What is a Signal Emitter in Timeline

Objective: To understand what a Signal Emitter is and how it is used in our Timeline sequence.

Adding a signal emitter to Timeline

What is a Signal Emitter in Timeline

Timeline signal emitters were established in Unity 2019.1 as a way to allow Timeline to communicate with outside systems of the project. The signal is made up of 3 pieces of key information, all playing a vital role to make this feature work — the Signal Asset, Signal Emitter and Signal Receiver.

Signal Asset

This is an asset that is stored in our project (in the Project window), that defines the signal event itself.

Signal asset in project window

Signal Emitter

The signal emitter is this marker located in your Timeline window:

There are a couple of ways to get the signal emitter set up.

Option 1

The first is simply by dragging and dropping the signal asset into the Timeline window and it will drop a marker at that point.

Dragging and dropping a signal emitter asset into Timeline

Alternatively, we can click on the marker icon (which will show/hide all markers), and then when can right-click on this bar and select Add Signal Emitter’, or, ‘Add Signal Emitter from Signal Asset’.

Adding a signal emitter to a Timeline

If you have an existing signal asset, you can click the bottom option. However, if you selected Add Signal Emitter’, it will then tell you in the Inspector that you need to create a signal asset to use.

no signal assets in project

This emitter is a reference to our signal asset and will emit a signal at the time of the marker. Now, we need a component to receive the emitted signal (discussed below option 2).

Option 2

We can use something called a ‘Signal Track’. This is located in your Timeline window when you right-click:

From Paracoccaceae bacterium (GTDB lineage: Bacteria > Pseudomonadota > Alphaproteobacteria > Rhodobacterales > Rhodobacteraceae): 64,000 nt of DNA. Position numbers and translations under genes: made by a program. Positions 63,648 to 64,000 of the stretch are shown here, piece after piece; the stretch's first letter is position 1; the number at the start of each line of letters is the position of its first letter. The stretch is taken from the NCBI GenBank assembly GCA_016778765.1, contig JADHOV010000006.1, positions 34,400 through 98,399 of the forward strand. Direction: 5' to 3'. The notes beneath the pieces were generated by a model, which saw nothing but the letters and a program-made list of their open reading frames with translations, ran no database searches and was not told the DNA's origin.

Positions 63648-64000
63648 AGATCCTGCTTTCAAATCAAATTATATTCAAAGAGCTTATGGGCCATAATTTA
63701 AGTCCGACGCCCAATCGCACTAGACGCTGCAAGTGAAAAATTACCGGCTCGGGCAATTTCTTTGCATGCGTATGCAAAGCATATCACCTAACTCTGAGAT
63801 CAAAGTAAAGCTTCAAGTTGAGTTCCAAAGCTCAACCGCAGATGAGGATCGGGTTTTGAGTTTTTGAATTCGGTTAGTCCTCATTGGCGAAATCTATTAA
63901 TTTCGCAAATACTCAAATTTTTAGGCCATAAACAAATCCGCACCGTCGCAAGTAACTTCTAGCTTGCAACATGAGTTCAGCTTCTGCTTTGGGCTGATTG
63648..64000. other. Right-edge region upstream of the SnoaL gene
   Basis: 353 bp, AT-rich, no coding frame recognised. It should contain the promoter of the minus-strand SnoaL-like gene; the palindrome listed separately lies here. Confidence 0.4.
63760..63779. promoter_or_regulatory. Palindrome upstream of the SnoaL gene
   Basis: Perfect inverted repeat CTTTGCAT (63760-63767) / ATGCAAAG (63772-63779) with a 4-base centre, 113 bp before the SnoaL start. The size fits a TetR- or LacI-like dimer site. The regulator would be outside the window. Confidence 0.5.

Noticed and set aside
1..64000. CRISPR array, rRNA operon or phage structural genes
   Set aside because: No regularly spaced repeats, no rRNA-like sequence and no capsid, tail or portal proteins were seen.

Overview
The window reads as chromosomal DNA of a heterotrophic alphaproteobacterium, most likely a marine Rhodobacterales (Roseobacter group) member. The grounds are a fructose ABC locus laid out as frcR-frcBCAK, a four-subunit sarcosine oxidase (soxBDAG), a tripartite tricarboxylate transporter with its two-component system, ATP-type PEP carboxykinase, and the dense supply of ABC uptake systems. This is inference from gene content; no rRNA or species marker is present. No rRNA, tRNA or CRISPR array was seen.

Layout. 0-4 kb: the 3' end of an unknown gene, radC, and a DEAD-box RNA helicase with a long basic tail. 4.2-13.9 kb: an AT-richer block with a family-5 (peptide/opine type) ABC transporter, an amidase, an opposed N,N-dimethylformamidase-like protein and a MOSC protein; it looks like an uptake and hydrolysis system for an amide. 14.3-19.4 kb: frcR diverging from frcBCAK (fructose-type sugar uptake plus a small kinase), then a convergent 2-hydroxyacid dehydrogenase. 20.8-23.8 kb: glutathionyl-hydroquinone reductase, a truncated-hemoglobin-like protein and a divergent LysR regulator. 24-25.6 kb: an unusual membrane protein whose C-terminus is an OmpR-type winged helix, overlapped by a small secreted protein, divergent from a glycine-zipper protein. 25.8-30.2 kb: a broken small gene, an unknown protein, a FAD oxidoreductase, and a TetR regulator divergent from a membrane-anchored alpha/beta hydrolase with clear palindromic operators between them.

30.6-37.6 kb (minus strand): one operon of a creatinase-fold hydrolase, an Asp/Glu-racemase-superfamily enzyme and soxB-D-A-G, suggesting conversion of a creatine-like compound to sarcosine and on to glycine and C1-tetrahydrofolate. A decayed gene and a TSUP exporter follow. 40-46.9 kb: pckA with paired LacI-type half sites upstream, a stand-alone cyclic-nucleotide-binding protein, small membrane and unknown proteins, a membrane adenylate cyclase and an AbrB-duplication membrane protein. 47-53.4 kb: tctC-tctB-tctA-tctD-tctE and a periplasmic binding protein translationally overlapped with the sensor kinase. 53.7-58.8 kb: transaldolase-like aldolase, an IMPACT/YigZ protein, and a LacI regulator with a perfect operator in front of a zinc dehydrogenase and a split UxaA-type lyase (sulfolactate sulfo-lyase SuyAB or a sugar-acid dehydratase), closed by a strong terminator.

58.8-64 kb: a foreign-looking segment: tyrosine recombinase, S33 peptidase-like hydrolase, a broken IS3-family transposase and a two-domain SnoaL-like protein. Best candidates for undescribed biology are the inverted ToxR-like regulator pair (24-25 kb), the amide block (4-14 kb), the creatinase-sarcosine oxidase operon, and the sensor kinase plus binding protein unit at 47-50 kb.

Adding a signal track to Timeline

This signal track is now looking for a game object which can be simply dragged into it. If this game object doesn’t have a signal receiver component attached to it, it will ask if you want to create one when dragging the game object in.

Signal Receiver

This is the component that is going to be looking out for signals that have been emitted and will react accordingly when it receives it.

Signal receiver component

Now, depending on which option you have chosen above to setup your signal emitter, this will affect which game object receives the signal. If you went with option 1, the game object that has the Playable Director component (which also has the Timeline asset attached to it) attached to it will receive the signal. Alternatively if you went with option 2 (signal track), the game object that was dragged into the empty field will receive the signals.

Keep an eye out for the next article Using Signal Emitters in Timeline to Access C# Scripts’, that is going to look at creating a reaction for the signal receiver and how this all works in action!

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